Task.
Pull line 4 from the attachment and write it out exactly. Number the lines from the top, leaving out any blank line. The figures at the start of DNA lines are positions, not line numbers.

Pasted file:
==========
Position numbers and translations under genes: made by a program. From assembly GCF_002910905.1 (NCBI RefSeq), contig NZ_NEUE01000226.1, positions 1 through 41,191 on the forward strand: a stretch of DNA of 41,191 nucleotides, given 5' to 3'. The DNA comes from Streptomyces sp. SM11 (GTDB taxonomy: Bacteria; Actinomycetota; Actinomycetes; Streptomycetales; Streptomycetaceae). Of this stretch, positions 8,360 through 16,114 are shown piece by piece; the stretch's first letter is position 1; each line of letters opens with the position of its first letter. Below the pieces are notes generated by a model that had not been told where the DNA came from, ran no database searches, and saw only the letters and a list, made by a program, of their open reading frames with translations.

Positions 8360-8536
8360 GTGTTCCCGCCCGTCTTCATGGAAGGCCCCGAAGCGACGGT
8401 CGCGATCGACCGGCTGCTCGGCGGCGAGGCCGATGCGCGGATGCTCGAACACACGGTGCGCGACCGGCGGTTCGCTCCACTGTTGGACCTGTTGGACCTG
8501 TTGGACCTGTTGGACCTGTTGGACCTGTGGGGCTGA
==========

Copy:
8401 CGCGATCGACCGGCTGCTCGGCGGCGAGGCCGATGCGCGGATGCTCGAACACACGGTGCGCGACCGGCGGTTCGCTCCACTGTTGGACCTGTTGGACCTG